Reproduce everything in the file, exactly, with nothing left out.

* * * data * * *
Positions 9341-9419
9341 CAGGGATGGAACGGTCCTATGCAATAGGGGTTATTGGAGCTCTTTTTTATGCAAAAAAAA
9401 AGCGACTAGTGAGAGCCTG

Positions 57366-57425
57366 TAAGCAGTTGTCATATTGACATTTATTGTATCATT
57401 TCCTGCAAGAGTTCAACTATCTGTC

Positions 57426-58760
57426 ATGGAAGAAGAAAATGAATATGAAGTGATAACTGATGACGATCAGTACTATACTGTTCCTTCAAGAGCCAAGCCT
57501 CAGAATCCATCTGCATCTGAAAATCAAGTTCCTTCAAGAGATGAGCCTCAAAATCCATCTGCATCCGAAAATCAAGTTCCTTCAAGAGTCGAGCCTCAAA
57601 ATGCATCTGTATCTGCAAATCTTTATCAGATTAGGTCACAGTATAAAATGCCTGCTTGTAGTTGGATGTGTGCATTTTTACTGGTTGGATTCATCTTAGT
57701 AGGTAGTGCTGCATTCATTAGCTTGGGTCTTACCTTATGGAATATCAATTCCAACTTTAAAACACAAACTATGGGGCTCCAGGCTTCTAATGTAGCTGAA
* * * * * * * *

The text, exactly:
Positions 9341-9419
9341 CAGGGATGGAACGGTCCTATGCAATAGGGGTTATTGGAGCTCTTTTTTATGCAAAAAAAA
9401 AGCGACTAGTGAGAGCCTG

Positions 57366-57425
57366 TAAGCAGTTGTCATATTGACATTTATTGTATCATT
57401 TCCTGCAAGAGTTCAACTATCTGTC

Positions 57426-58760
57426 ATGGAAGAAGAAAATGAATATGAAGTGATAACTGATGACGATCAGTACTATACTGTTCCTTCAAGAGCCAAGCCT
57501 CAGAATCCATCTGCATCTGAAAATCAAGTTCCTTCAAGAGATGAGCCTCAAAATCCATCTGCATCCGAAAATCAAGTTCCTTCAAGAGTCGAGCCTCAAA
57601 ATGCATCTGTATCTGCAAATCTTTATCAGATTAGGTCACAGTATAAAATGCCTGCTTGTAGTTGGATGTGTGCATTTTTACTGGTTGGATTCATCTTAGT
57701 AGGTAGTGCTGCATTCATTAGCTTGGGTCTTACCTTATGGAATATCAATTCCAACTTTAAAACACAAACTATGGGGCTCCAGGCTTCTAATGTAGCTGAA